Over the years, I've begun wondering whether blogging sells books. And I'd love to know your opinion, fellow writers and sufferers in this long marketing road to book selling success!
Do you think your blog helps you sell your books? Based on your experience, are
there other better ways to sell books than through a blog and blog
tours? Have you found networking on Facebook, Twitter, Google+, Pinterest, Goodreads and other sites more useful than blogging? In the publishing industry, there is no longer the pressure there once was on writers to set up their own blog if they didn't have one. Is this justified in your opinion?
Before I tell you what I think, take a look at this hilarious video done by author Melissa Conway which renders perfectly the book promotion pains of any indie writer:
So now on to what I have found out after three years of blogging and reaching a decent Alexa ranking (especially for a writer) as I flirt with 1,000 page views/day. I think I can honestly say that the two things - my blog and my book sales - are largely and surprisingly disconnected. I can have a surge of interest in my blog and, disconcertingly, it doesn't reflect in my book sales - and the reverse of course is also true. Because people who read my books don't necessarily flock to my blog...
Why the disconnect? Theories abound (see the related articles below) but I have my own: I think people who read blogs aren't always the same as those who read books. Blog readers are primarily those who like to surf the Net rather than get their news from old-fashioned newspapers actually printed on that white flat surface known as paper. If I'm right about that, then these are people who do not spend any time (if they can help it) reading books, whether they be novels or non-fiction, digital or printed. They've had their daily sup of words, they're satiated, thank you, no books of any kind for them!
Add to that another fact about a blog written by an author: it is inevitably read by a majority of fellow authors. Why? Because the blog tends to deal with matters of interest to other authors (such as this very blog post!). Also it is advertised (largely) through Twitter and followers are likely to be other authors. Certainly my case. I have some 2600 followers on Twitter - I know, it's a modest number but that's not the point. The point is that some 90 percent of my followers are authors like myself. Yet there's nothing strange about this. It's a perfectly normal pattern for Twitter: people who share interests flock together. Same on Facebook. My Facebook Author Page (you can take a look here) has often gathered the "likes" of other authors, over 600 of them. Don't misunderstand me: I'm happy and flattered to have so many fellow authors follow or "like" me, it's definitely a recognition - but it is happening in the rarified world of publishing and literature, not the big world of readers that all of us authors would like to reach out to.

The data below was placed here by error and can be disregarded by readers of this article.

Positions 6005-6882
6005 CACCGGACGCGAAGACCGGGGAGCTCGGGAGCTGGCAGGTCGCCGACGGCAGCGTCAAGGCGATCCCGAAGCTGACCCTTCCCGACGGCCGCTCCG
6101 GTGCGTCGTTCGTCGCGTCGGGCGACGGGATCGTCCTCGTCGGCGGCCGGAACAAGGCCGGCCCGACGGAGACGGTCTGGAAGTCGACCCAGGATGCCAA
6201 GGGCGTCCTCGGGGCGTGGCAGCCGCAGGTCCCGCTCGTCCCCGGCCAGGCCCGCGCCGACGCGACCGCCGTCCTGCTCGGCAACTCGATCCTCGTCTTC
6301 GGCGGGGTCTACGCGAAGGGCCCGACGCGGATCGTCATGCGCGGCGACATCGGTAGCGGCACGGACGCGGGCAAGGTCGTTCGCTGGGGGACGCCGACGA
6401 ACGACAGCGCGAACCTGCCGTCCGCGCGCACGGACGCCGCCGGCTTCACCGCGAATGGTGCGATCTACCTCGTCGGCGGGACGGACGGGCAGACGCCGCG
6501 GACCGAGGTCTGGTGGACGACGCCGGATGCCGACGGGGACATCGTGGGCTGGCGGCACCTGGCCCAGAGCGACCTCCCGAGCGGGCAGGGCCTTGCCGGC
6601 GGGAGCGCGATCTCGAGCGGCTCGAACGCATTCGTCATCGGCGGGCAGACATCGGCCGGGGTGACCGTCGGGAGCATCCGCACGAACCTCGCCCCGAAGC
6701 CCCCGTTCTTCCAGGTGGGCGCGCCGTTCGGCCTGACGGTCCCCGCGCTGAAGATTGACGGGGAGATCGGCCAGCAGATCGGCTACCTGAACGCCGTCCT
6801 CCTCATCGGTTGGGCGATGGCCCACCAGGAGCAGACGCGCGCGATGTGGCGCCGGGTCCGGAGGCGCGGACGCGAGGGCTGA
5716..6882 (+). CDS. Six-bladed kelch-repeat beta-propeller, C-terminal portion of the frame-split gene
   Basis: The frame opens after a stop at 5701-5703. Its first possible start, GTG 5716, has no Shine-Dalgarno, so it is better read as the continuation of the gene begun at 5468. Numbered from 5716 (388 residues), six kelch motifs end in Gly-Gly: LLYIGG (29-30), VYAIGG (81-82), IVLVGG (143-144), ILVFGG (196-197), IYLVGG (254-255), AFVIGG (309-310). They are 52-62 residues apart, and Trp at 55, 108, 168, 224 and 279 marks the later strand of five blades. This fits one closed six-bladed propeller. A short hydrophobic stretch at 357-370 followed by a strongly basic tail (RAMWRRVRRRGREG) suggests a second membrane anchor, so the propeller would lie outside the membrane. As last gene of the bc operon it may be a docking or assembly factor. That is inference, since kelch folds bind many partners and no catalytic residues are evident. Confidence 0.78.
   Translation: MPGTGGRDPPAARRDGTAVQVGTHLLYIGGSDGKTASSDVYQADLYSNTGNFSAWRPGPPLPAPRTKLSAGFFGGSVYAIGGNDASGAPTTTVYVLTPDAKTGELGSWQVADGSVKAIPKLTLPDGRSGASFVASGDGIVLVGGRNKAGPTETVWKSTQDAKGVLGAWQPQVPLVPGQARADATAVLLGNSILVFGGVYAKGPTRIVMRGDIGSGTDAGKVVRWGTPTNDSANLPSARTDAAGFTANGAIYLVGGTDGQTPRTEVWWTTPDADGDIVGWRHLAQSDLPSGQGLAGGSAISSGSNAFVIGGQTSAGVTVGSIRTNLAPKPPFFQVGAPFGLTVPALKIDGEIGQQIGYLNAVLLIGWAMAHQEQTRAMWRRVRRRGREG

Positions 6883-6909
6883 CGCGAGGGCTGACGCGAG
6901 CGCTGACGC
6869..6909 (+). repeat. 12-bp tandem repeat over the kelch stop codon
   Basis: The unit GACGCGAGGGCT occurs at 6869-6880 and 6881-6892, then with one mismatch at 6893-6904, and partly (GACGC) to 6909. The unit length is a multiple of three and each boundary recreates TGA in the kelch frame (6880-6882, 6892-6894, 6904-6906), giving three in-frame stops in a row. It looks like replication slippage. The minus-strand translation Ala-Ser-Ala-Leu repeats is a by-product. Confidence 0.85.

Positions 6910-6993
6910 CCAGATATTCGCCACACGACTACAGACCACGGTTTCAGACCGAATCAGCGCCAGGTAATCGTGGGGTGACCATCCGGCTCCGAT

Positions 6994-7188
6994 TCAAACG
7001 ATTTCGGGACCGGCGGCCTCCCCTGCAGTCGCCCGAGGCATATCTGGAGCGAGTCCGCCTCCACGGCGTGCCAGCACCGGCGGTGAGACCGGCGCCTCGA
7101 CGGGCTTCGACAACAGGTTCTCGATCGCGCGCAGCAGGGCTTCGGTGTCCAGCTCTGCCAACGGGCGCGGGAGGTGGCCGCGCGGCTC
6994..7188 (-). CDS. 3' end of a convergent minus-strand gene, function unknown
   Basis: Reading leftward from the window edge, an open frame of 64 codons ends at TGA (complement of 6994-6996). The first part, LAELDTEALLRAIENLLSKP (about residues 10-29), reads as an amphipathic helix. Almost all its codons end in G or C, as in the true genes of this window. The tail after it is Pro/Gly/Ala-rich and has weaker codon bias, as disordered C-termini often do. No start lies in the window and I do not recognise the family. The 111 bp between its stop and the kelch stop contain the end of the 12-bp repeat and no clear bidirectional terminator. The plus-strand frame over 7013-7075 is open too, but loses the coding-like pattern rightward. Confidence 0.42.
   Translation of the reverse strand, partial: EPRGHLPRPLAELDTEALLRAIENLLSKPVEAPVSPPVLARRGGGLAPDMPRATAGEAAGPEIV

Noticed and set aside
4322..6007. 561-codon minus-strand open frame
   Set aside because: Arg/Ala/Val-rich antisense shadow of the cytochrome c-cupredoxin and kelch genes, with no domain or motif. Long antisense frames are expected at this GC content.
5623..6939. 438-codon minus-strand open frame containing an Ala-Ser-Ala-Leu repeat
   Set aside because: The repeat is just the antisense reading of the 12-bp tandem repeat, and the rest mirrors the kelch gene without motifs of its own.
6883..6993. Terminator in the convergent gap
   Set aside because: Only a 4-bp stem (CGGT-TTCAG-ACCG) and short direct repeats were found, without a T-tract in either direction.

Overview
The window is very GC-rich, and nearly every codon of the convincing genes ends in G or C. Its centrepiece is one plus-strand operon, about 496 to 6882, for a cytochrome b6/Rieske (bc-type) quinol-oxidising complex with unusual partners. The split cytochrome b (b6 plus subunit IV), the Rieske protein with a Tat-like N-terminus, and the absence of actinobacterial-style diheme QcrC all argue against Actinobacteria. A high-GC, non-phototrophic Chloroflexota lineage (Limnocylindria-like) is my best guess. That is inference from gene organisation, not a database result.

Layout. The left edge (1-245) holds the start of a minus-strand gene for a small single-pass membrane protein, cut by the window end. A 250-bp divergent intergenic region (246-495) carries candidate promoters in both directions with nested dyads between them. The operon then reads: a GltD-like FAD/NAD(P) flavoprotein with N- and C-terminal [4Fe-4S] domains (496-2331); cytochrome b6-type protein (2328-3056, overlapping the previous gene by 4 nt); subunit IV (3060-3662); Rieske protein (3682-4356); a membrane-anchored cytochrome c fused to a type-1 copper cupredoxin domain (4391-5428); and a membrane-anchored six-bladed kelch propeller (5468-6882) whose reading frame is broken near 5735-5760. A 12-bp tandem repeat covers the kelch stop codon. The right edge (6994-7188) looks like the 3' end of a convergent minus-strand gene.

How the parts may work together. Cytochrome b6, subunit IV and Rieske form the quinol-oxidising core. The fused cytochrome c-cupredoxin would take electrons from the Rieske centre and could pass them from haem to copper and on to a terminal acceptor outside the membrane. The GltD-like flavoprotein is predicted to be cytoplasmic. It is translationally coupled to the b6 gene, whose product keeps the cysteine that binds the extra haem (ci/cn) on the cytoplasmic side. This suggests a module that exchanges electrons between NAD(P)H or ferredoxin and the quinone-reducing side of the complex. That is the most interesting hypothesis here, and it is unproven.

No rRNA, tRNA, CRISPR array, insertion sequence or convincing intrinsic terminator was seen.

Still, before we drown in self pity, we should all remember that someone like Tolkien who started slow and unknown eventually became the literary giant we all know through the help and support of his fellow historians at Oxford and supportive writers. They were the first to turn his books, The Hobbit and the Lord of the Rings into a cult, they started a wave of popularity that hasn't died down yet.
The only social media site that seems to draw people from very different walks in life is Google+. I suspect that's because (1) it is linked to gmail and (2) it makes "adding" people to "circles" very easy: you have the "acquaintance" category (which means next to nothing), you click that and you're done.
So perhaps Google+ will turn out to be a window on the bigger, larger world of readers?
If you take a look at the articles below, you will see a mix of feelings with some writers expressing great enthusiasm for what is sometimes called "screen selling", arguing that thanks to Internet, they are at last directly connected with their readers. And that is of course true. Indeed, that was from the go, the very premise (or should I say promise) of the digital revolution and online sales. Linking authors directly to their readers: something that had never happened before except at book signing events which are, of necessity, few and far-between, reaching a handful of readers at a time.
So which is right? Does blogging and related SM networking help in spreading the word about books and jump start the famous "book buzz"? Please let me know in your comments, I can't wait to hear your views!
For those who don't feel like expressing in public their opinions, I'm giving the alternative to respond through the poll here, that will keep your privacy complete: